Tuesday, 29 January 2013

The Birmingham Beer Bash, which is a progressive beer festival

This is unusual.  In normal circumstances, when writing a blog post, I just sort of prat around and generally make rather a show of myself.

This time however, I want stroke a differing note.  This time I am reporting on something meaningful, concrete and above all - exciting.

The Birmingham Beer Bash is a festival which will take place on 26th and 27th July.  It has been in the pipeline for a while, but having settled upon a brilliant, city centre location, it now has no choice but to be real.  No longer will it exist only as an abstract possibility; but by sheer force of intent and raging desire, it hath forced itself skywards, screaming for life.

The main thing I'd like to say at this stage is/are theses:

1) Our festival will be a collective effort. 
The organising team are not hardened marketing gurus, or grizzled brewery tycoons - we are beer fans first and foremost.  We (and I include I in this) have sat back watching the craft beer scene bubble and fizz in cities around the UK, wondering when our turn would come.  In the end, we decided to make it happen for ourselves.  In putting this fest together, we are going to utilise hard work, passion and the spirit of cooperation.  We are reaching out to like minded, prospective partners: people who also want to deliver a shed load of the very best beers into the mouths of an expectant Birmingham audience.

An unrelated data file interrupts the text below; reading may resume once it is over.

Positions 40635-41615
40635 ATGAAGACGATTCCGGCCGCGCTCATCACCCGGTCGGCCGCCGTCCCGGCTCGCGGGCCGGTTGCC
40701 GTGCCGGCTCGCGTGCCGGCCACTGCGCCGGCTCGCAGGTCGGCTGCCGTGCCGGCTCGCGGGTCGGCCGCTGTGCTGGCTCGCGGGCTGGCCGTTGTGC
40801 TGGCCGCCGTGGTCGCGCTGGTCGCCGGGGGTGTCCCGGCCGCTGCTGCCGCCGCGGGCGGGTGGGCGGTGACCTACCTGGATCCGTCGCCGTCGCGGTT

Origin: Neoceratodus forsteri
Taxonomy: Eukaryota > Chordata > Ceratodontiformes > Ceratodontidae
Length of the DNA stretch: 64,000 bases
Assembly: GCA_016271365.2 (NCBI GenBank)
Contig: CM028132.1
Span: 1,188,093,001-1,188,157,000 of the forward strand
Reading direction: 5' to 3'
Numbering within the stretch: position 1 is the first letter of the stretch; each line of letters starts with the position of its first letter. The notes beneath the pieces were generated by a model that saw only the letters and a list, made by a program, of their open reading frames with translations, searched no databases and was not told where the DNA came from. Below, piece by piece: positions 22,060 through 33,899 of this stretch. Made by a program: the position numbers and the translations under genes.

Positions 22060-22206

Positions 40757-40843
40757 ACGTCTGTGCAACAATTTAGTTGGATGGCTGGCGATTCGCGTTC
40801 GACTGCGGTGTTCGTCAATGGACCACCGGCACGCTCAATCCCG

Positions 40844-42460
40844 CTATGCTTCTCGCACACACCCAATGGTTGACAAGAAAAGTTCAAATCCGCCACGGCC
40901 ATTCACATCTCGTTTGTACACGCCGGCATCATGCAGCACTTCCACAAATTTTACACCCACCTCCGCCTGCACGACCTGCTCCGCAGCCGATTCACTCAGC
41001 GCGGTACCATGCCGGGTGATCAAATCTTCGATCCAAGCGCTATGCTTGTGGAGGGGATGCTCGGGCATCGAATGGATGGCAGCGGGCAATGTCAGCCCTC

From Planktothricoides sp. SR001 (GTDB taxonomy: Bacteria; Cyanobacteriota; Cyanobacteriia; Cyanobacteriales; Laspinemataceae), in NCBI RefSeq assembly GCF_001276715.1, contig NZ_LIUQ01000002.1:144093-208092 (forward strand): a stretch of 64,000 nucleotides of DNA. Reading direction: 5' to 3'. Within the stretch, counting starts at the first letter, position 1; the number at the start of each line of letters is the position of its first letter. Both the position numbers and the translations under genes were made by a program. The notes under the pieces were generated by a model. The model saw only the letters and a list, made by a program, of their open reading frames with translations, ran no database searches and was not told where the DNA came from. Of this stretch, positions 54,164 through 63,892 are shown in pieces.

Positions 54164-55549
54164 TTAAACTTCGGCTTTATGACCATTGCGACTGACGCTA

2) We love great beer. 
Let's talk about quality.  It's a matter of opinion, certainly; but it's also something tangible and tantalising.  Our team shares an appreciation of what the UK's best brewers are creating right now: a scene stuffed with hops, flavour, wit and style.  We want to bring the very brightest British and World brewers under one roof, (located in a Birmingham postcode), to give the venerable folk of the Midlands, a chance to be a part of this revolution, which is now encroaching upon our beer drinking lives.

3) It won't be much of a festival without you.
 I mean that.  We mean that.  We are bringing the best beer to Brum, so that you can drink it.  We will try to drink it also, but we'll be busy serving you.  So please come. Bring your chums and sample some fantastic brews.  See what the fuss is all about.  Have a ball.

We will keep you up to date via Twitter and Facebook.  Our website will appear shortly.